Perhaps forests and trees are not the first images one conjures when thinking about Nebraska. Indeed, an old joke claims the Nebraska State Tree is a wooden football goalpost. Yet Nebraska has a unique forestry history. Pioneers of the mid-nineteenth century moved into what was popularly known as the Great American Desert, and they rolled the dice that this semi-arid land, seemingly incapable of sustaining trees, could somehow grow crops. After winning that gamble, the settlers yearned for the trees they had grown accustomed to in the Eastern United States. They missed the beauty of the wooded areas and the respite of a shade tree. Moreover, they needed windbreaks to slow soil erosion and crop damage. Homesteaders would take advantage of timber claim opportunities and plant trees 40 acres at a time. Nebraska would become the “Tree Planter’s State”. J. Sterling Morton would found Arbor Day. And Nebraskans would toil in their own blood and sweat to create the nation’s largest hand-planted forest reserve.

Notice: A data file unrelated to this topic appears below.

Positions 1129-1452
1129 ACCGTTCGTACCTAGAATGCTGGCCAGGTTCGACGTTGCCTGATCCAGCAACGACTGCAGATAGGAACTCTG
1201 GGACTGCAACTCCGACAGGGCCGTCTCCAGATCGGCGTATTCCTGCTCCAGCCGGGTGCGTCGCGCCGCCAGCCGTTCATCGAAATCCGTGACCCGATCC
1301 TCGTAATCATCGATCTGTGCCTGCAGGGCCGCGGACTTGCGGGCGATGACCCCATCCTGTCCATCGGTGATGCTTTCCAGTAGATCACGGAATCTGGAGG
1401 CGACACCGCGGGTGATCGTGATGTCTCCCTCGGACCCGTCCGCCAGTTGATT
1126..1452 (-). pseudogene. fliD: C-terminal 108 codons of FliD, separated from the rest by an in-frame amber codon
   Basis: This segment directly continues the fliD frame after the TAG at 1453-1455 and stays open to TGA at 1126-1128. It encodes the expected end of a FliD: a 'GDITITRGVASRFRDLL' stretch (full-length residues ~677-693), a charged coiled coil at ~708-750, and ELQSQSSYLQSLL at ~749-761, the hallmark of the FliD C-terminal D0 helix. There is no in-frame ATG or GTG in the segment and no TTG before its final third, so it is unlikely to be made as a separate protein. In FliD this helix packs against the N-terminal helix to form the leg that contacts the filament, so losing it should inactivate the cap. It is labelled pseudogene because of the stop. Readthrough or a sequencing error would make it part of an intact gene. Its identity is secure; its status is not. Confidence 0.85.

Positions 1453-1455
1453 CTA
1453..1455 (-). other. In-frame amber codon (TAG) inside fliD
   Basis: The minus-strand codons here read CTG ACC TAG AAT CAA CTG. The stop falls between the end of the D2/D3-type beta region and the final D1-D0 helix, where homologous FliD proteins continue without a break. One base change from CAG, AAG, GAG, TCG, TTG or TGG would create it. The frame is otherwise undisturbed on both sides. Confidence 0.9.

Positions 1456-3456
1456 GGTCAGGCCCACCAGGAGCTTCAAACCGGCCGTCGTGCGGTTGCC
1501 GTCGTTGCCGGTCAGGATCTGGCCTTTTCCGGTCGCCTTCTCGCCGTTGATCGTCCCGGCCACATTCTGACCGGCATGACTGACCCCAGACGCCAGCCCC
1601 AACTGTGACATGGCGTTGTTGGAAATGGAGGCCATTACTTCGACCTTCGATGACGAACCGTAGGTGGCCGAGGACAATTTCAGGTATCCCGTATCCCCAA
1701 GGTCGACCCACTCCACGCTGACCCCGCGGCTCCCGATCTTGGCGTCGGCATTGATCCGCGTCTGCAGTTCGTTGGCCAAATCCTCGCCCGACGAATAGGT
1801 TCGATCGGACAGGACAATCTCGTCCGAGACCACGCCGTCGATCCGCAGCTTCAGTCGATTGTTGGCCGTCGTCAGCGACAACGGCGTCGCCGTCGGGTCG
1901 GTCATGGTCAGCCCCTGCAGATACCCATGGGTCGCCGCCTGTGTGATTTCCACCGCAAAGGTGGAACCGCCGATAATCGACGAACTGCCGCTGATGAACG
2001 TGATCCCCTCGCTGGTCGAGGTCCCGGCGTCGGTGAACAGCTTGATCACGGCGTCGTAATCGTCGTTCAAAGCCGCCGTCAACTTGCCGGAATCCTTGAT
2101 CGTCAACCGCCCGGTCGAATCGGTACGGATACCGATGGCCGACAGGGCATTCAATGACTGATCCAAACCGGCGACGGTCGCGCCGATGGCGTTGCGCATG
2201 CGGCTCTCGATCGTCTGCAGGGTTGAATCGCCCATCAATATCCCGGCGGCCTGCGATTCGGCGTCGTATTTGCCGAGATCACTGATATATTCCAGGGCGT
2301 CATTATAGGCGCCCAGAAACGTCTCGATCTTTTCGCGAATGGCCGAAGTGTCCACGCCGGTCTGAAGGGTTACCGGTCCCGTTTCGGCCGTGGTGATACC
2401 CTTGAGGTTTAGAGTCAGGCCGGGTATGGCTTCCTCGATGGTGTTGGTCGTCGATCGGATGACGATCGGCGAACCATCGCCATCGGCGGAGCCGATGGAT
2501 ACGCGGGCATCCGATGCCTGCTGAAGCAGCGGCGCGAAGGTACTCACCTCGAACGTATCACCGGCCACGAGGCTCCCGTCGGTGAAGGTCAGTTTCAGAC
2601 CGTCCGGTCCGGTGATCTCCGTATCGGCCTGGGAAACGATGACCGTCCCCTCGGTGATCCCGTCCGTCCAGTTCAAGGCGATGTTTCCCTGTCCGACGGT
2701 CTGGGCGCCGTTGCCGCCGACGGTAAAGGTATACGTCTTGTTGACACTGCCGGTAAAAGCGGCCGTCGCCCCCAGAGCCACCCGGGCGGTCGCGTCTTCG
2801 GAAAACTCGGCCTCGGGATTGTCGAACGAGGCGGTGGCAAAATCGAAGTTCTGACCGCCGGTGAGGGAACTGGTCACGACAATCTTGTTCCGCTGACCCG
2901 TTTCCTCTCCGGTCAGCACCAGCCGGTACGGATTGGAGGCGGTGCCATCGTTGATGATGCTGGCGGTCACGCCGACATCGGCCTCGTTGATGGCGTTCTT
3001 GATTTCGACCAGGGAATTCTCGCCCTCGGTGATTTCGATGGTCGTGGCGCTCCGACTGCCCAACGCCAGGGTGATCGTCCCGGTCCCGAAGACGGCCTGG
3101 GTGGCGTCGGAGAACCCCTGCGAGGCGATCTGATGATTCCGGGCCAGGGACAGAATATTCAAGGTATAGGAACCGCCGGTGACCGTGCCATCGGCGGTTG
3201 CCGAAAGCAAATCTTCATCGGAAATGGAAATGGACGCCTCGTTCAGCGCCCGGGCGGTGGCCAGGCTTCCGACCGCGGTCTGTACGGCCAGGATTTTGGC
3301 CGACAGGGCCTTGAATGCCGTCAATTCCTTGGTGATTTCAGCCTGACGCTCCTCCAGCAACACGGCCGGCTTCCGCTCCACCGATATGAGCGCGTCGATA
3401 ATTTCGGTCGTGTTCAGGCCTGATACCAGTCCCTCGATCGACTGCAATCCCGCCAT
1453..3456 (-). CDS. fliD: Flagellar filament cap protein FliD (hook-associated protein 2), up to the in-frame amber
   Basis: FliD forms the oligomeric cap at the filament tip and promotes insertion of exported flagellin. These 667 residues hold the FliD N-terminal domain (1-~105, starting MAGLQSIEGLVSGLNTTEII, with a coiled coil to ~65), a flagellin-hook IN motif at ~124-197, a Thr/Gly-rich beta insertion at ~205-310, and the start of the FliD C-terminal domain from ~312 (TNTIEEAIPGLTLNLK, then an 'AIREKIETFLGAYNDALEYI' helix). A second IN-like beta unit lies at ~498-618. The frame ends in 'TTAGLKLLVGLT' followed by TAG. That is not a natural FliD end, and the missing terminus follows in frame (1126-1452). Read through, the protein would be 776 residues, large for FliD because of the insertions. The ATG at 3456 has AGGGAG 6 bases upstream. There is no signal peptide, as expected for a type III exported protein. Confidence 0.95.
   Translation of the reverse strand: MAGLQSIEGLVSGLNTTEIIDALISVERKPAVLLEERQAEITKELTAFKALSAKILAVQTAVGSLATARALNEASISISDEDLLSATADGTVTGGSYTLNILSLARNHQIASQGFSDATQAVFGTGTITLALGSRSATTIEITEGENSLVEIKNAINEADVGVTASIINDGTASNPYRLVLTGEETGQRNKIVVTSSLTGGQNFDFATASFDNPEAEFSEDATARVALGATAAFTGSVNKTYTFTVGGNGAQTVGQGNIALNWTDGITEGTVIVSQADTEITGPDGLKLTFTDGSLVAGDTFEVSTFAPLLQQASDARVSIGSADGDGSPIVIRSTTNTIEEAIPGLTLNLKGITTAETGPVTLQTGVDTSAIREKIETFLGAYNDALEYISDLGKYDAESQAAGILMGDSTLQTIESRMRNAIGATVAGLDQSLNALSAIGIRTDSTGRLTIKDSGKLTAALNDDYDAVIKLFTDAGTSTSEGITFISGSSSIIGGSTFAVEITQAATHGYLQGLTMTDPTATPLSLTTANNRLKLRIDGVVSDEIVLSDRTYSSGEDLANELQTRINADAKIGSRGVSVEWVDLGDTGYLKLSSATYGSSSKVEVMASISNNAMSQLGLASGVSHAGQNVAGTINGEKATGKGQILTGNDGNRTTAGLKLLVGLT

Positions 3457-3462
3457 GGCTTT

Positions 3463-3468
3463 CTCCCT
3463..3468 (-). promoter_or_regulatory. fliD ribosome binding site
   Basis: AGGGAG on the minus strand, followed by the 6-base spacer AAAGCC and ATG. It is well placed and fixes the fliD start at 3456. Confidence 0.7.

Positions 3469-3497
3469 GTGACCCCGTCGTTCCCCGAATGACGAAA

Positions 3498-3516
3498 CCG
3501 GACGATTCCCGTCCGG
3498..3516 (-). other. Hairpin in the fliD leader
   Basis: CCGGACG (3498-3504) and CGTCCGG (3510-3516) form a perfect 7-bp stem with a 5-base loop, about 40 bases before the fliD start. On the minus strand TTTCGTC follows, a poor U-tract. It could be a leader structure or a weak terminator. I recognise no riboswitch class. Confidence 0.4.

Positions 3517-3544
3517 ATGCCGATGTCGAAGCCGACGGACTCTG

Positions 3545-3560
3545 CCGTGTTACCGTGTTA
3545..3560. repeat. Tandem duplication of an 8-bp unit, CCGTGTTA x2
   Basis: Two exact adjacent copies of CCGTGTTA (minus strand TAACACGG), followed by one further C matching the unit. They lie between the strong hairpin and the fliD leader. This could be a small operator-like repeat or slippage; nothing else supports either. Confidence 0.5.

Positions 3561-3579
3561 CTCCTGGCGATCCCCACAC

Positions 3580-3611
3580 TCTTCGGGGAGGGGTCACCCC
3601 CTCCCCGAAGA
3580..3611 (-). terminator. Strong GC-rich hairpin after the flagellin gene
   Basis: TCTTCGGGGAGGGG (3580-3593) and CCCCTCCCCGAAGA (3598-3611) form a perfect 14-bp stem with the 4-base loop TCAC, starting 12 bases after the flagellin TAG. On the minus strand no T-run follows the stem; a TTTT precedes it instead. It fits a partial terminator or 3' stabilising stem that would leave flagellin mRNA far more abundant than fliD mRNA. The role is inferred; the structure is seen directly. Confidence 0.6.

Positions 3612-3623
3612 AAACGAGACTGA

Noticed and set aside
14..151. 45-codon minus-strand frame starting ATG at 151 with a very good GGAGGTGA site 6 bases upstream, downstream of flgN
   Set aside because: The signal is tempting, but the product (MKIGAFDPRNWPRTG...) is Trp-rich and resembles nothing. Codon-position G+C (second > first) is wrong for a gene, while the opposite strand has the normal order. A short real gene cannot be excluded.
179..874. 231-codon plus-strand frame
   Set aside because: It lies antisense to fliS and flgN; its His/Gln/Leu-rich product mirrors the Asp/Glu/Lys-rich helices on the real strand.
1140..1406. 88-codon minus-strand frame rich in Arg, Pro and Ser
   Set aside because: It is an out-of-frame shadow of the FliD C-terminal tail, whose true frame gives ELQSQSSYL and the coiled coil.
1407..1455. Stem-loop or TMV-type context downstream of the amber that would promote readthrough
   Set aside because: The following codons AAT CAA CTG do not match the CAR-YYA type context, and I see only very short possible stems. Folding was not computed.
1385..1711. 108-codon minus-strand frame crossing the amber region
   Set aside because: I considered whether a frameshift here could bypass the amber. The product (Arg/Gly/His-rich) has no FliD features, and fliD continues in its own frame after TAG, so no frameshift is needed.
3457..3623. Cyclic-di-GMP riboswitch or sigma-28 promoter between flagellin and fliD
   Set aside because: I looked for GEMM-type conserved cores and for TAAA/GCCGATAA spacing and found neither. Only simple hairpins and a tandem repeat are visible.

This incredible tale is now chronicled in a new book by author Tony Foreman. In "The Great Undertaking: The Unique History of the Nebraska Forest Service" Foreman intricately pieces together the role of trees in the Arbor Day State. From the high-profile days of forestry research, to the largest wildfires in the state’s history, this book is just as much about Nebraskans as it is about trees.